“Well behaved women seldom make history.”
This well-worn adage is no doubt true, but so too is its opposite. History is written for a purpose and, all too often, that purpose is to justify the status quo as a historical inevitability. Those women and men who defy the expectations of their time, who fight too often and too well against the injustices of the day, are mysteriously forgotten by those who write our history. In this way, women’s contributions to and leadership of the organized labor movement, though lionized within the movement itself, have largely escaped public consciousness.
Indeed, women led the battle for industrial democracy — even before they won the right to vote.
Perhaps the best known labor leader is Mother Jones. Born Mary Harris, Jones was an Irish immigrant who lost her husband and all four of her children to yellow fever and didn’t begin her advocacy until her 50s.
But as the Industrial Revolution took hold, as wages fell to subsistence levels, and men, women, and children worked long hours in dangerous conditions she began organizing — and continued to do so well into her 90s. She traveled up and down the country, persuading miners and millworkers to join unions. She was repeatedly jailed, including in 1912 by a military tribunal in West Virginia. During a 1903 strike that prompted a violent crackdown, she was woken in the middle of the night, driven out of Colorado, and ordered never to return. She was back in Denver the next day.
Jones also leveraged her status as a public figure to raise awareness about harm to working people. In 1903, she led a children’s march from Pennsylvania to New York, educating people along the way about children’s horrible working conditions and shaming those who benefited from child labor with images of maimed and sickly children. She raised national alarm about Colorado’s Ludlow Massacre of 1914, when the National Guard opened fire on striking workers and their families, killing 22 people, including 11 children. She also cofounded the International Workers of the World (IWW), a powerful union in the early 1900s that won many of the labor movement's earliest victories.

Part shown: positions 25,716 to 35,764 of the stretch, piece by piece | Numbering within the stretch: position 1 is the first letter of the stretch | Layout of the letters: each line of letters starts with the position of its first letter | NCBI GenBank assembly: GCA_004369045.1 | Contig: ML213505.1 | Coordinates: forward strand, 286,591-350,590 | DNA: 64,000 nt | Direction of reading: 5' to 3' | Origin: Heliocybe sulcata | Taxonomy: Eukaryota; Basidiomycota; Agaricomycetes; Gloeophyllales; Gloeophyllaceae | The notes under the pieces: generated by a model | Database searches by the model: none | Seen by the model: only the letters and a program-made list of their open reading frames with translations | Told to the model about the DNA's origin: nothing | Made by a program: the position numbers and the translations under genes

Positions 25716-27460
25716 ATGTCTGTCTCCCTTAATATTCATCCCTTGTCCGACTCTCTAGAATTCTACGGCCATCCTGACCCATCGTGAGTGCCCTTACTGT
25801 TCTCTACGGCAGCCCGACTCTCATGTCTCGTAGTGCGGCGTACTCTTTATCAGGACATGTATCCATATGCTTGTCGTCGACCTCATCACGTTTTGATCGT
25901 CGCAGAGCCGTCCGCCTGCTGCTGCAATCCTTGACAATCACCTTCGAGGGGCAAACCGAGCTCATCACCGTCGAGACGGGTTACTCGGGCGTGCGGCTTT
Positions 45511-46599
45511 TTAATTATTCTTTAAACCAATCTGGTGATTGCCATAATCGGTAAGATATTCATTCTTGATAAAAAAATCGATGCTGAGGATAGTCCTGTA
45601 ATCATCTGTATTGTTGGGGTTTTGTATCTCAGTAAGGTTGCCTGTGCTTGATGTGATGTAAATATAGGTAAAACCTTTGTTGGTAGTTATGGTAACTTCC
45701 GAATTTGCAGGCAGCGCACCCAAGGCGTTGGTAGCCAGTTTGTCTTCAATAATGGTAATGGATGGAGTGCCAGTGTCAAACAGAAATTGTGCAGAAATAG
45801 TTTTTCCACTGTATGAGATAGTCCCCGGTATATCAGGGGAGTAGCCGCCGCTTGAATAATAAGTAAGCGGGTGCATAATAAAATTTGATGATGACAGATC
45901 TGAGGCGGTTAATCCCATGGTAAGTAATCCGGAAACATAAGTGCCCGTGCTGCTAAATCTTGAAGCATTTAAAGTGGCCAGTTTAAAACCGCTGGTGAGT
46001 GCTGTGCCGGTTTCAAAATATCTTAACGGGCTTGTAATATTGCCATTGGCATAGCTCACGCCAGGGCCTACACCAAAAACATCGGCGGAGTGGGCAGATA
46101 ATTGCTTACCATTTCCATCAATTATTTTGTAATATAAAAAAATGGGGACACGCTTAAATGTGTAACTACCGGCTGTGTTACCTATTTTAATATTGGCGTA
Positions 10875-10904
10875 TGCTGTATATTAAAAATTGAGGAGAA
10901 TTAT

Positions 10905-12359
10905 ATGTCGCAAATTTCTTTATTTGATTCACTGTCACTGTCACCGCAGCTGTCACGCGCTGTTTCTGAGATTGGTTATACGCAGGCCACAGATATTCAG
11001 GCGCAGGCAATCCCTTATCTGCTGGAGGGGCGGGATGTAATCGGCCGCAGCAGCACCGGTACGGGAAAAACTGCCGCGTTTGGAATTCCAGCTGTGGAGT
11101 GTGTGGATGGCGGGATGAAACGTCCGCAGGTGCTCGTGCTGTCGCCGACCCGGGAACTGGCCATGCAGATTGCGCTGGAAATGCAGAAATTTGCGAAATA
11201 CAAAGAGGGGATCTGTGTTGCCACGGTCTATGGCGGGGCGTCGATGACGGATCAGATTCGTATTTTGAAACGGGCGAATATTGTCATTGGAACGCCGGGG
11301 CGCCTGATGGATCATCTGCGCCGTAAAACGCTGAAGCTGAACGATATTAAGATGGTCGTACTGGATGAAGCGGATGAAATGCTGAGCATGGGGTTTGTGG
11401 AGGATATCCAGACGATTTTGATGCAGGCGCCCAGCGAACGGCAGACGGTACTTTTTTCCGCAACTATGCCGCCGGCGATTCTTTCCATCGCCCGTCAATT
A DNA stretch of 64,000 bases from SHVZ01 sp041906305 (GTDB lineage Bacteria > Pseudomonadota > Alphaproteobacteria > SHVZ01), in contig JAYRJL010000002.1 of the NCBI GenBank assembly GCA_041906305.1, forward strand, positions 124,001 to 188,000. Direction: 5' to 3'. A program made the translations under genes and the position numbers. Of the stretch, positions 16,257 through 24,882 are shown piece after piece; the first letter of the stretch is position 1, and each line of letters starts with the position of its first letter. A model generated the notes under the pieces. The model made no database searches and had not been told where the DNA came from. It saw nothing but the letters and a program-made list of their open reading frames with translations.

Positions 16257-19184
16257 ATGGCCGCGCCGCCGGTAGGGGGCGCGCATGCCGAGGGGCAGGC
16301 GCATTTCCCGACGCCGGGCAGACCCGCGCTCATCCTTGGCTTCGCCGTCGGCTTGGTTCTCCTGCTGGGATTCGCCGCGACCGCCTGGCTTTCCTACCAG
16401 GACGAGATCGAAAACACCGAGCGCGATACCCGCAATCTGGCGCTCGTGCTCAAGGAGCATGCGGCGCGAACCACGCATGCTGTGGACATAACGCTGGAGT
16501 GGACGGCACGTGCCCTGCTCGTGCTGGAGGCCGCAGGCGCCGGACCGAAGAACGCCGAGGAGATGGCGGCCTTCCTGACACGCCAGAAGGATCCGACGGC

Elizabeth Gurley Flynn also played a leading role in the IWW in the early part of the century. Like Mother Jones, she traveled the country, organizing workers and advocating for free speech, and was also repeatedly jailed for her efforts. At a 1909 rally in Missoula, Montana, the authorities threatened to arrest those making “radical” speeches. Flynn helped organize so many IWW speakers that town jails quickly filled up, and officials were forced to release the advocates and end the speech ban.
A few years later, Flynn helped organize textile workers in Lawrence, Massachusetts, who, like many other industrial workers of the day, lived and worked in brutal conditions. Most were immigrants, half were women and children, and the average life expectancy was just 39. In 1912, Massachusetts passed a law shortening the workweek from 56 hours to 54 hours; in response, Lawrence mill owners reduced wages.
With Flynn’s help, workers struck for better pay. Women played a large part in the strike, marching in daily picket lines and parades, holding the line in the face of hunger and violence. Flynn helped educate the workers and raise money for the strike fund, and organized a successful effort to send the striking workers’ children to sympathetic families across the East Coast. Hundreds of children made the journey to safe and welcoming homes away from the conflict. Local police tried to stop this practice — and even beat and jailed women and children in an attempt to keep them off the trains. But the campaign worked. In the end, tens of thousands of workers won substantial pay increases and better working conditions.
In 1920, Flynn helped found the American Civil Liberties Union along with Helen Keller, another celebrated labor advocate. Though later kicked out of the ACLU because of her affiliations with the Communist Party, Flynn continued fighting for civil liberties until her death.
These are but a few stories about women’s leadership of the labor movement; though rarely told, we’re lucky to know them. Throughout our history, hundreds of thousands of women have marched in picket lines and brought towns and industries to their knees — stories worth remembering and sharing this month and every month.
Banner image: Women march in support of coal miners on strike and in support of Mother Jones in Las Animas County, Colorado, carrying a United States flag and signs: "God Bless Mother Jones" and "Ladies Assembly of Southern Colorado." 1913. Photo courtesy of Wikimedia Commons.